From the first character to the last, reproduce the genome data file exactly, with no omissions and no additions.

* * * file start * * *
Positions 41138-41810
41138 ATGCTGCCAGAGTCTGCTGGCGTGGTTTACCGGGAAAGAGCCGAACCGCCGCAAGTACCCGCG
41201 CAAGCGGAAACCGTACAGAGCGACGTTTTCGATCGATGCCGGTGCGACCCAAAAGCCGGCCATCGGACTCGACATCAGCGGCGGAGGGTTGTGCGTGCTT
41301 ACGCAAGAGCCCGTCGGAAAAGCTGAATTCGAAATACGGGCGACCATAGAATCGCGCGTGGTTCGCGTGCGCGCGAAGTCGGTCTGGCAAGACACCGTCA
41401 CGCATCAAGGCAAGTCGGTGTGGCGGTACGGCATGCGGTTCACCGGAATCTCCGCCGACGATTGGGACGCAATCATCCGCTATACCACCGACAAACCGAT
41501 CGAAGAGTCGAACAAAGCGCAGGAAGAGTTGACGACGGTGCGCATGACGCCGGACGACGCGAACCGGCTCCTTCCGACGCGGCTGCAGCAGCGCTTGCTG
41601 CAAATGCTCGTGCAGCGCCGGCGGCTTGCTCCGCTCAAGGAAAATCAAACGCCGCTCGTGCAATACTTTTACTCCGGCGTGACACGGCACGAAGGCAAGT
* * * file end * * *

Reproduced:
Positions 41138-41810
41138 ATGCTGCCAGAGTCTGCTGGCGTGGTTTACCGGGAAAGAGCCGAACCGCCGCAAGTACCCGCG
41201 CAAGCGGAAACCGTACAGAGCGACGTTTTCGATCGATGCCGGTGCGACCCAAAAGCCGGCCATCGGACTCGACATCAGCGGCGGAGGGTTGTGCGTGCTT
41301 ACGCAAGAGCCCGTCGGAAAAGCTGAATTCGAAATACGGGCGACCATAGAATCGCGCGTGGTTCGCGTGCGCGCGAAGTCGGTCTGGCAAGACACCGTCA
41401 CGCATCAAGGCAAGTCGGTGTGGCGGTACGGCATGCGGTTCACCGGAATCTCCGCCGACGATTGGGACGCAATCATCCGCTATACCACCGACAAACCGAT
41501 CGAAGAGTCGAACAAAGCGCAGGAAGAGTTGACGACGGTGCGCATGACGCCGGACGACGCGAACCGGCTCCTTCCGACGCGGCTGCAGCAGCGCTTGCTG
41601 CAAATGCTCGTGCAGCGCCGGCGGCTTGCTCCGCTCAAGGAAAATCAAACGCCGCTCGTGCAATACTTTTACTCCGGCGTGACACGGCACGAAGGCAAGT